Navigating GPS’s future Australian and New Zealand knowhow is on the cusp of revolutionising geopositioning, which – in the near future – will be able to get accuracy down to 10cm, reports Rockwell McGellin.
The world’s most accurate GPS service could be on its way to Australia, thanks to collaboration between the Cooperative Research Centre for Spatial Information (CRCSI), Geoscience Australia and Land Information New Zealand. The pilot project, called a Satellite Based Augmentation System (SBAS), will improve GPS accuracy from several metres to less than one metre – and potentially down to a few centimetres. “This is the first opportunity we’ve had to test this technology in Australia,” says Dr John Dawson from Geoscience Australia. “It’s also enabling us to test the next generation of this technology, and it really will provide unprecedented positioning accuracy for Australia and New Zealand.” GPS satellites orbit at a constant, relatively well-known height above the Earth. They transmit precise time signals by measuring the
“It will not only assist existing industries, we’re actually hoping it might spawn a whole range of new industries and business opportunities.” difference between those time signals and its own clock, a GPS receiver can figure out how far away the satellites are. With three or more signals from different satellites, the receiver can calculate where it is on the surface of the Earth. But these signals from space aren’t perfect. They are affected by variations in the satellite’s clocks and orbit, and by conditions in the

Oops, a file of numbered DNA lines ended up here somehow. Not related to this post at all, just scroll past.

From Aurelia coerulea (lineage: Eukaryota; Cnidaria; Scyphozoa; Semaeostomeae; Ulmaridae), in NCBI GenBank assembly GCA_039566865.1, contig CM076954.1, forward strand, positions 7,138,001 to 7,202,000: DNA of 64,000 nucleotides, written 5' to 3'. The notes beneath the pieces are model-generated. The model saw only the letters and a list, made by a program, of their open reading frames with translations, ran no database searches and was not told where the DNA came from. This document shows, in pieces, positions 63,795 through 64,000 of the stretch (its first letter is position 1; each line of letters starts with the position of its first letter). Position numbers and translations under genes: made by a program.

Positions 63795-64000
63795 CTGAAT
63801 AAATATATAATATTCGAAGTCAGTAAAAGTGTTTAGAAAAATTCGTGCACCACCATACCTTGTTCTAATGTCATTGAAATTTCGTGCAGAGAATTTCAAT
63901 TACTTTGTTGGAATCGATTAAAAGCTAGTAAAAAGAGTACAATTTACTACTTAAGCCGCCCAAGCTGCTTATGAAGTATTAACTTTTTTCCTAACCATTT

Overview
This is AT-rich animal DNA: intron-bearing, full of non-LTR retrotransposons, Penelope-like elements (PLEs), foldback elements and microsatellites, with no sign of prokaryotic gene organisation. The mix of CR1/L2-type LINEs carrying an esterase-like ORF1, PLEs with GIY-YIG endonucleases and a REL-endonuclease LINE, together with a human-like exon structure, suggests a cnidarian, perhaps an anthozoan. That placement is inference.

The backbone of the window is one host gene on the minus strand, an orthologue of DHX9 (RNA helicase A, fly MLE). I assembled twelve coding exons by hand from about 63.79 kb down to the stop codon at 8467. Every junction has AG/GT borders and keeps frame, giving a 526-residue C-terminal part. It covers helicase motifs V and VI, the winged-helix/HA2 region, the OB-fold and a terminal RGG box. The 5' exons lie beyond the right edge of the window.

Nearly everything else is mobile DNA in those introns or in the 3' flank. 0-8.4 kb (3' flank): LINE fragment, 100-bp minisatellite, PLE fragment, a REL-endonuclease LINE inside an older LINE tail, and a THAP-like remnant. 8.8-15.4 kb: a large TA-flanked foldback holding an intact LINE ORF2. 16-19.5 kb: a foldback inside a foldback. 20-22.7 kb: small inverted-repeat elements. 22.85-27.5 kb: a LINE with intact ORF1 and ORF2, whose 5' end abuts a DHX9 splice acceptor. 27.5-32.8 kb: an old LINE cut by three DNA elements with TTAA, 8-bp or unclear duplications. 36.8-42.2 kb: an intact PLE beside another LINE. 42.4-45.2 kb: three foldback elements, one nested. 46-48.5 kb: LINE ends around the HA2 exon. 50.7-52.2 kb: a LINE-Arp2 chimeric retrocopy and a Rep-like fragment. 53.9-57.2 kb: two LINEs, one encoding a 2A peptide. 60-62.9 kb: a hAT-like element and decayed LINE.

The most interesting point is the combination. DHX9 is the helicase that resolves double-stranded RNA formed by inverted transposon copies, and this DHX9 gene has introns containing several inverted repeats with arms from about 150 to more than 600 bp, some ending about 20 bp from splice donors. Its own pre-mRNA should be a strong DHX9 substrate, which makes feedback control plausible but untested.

atmosphere between the satellite and receiver. These error sources mean that the usual accuracy of a position calculated using GPS is five to 10 metres. SBAS will use stationary receivers across the continent to measure these errors, calculate a correction, then broadcast that correction to GPS users using another satellite. With this data, the accuracy of a GPS location can be improved to less than a metre. “We anticipate that most Australians’ devices will be able to see that signal, and exploit the improved positioning,” says Dawson. “What we’ll be trialling, for the first time in the world, is a new sort of correction message that has the potential to get accuracy down to 10cm,” says Dr Phil Collier, research director at CRCSI. “Our role will be to work with organisations across industry to run trials, demonstrations and research projects to find out what applications exist for this technology, and what the benefits are to those sectors,” he says. “For precision agriculture, for example, where tractors are driving themselves around, an accuracy of 5cm means they’re not running over crops in the paddock.” CRCSI and Geoscience Australia are seeking expressions of interest from industry to test potential applications of the new system, which is expected to begin operation from July 2017. “This capability opens up a raft of applications in many fields. Mining, agriculture, transportation – the higher precision is a very tantalising prospect,” says Collier.